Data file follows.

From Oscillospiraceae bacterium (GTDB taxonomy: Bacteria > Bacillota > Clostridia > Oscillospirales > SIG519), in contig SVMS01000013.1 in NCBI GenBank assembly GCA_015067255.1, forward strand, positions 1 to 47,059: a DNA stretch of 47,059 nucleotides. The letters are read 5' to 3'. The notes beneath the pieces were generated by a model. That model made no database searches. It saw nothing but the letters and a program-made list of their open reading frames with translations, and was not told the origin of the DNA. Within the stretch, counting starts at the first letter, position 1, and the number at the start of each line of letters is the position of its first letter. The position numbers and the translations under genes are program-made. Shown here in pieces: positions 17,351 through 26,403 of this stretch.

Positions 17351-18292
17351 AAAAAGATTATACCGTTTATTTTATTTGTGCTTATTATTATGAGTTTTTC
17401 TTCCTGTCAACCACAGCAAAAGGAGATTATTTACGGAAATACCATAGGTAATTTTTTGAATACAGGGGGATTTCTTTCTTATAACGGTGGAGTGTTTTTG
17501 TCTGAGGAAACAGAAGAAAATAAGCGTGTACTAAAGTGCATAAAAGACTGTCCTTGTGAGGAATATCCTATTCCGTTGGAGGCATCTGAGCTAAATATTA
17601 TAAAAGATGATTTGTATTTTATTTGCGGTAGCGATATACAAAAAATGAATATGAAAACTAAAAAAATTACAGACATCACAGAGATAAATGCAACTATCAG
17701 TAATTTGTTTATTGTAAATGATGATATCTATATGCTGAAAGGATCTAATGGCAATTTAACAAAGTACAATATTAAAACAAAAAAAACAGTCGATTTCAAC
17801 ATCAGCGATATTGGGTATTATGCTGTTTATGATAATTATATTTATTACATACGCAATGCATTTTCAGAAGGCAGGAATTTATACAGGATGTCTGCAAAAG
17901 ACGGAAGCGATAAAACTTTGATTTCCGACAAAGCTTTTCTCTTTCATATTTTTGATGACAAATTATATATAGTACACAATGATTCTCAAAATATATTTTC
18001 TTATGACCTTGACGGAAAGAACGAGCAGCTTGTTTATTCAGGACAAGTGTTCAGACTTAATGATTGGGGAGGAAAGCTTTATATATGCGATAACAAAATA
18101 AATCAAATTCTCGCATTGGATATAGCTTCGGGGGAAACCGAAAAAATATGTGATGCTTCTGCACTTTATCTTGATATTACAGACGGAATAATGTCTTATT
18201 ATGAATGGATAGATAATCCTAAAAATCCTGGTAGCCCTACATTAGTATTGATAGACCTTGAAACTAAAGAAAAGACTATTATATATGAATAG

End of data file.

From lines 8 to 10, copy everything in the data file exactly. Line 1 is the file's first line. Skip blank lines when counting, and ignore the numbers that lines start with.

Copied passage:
17801 ATCAGCGATATTGGGTATTATGCTGTTTATGATAATTATATTTATTACATACGCAATGCATTTTCAGAAGGCAGGAATTTATACAGGATGTCTGCAAAAG
17901 ACGGAAGCGATAAAACTTTGATTTCCGACAAAGCTTTTCTCTTTCATATTTTTGATGACAAATTATATATAGTACACAATGATTCTCAAAATATATTTTC
18001 TTATGACCTTGACGGAAAGAACGAGCAGCTTGTTTATTCAGGACAAGTGTTCAGACTTAATGATTGGGGAGGAAAGCTTTATATATGCGATAACAAAATA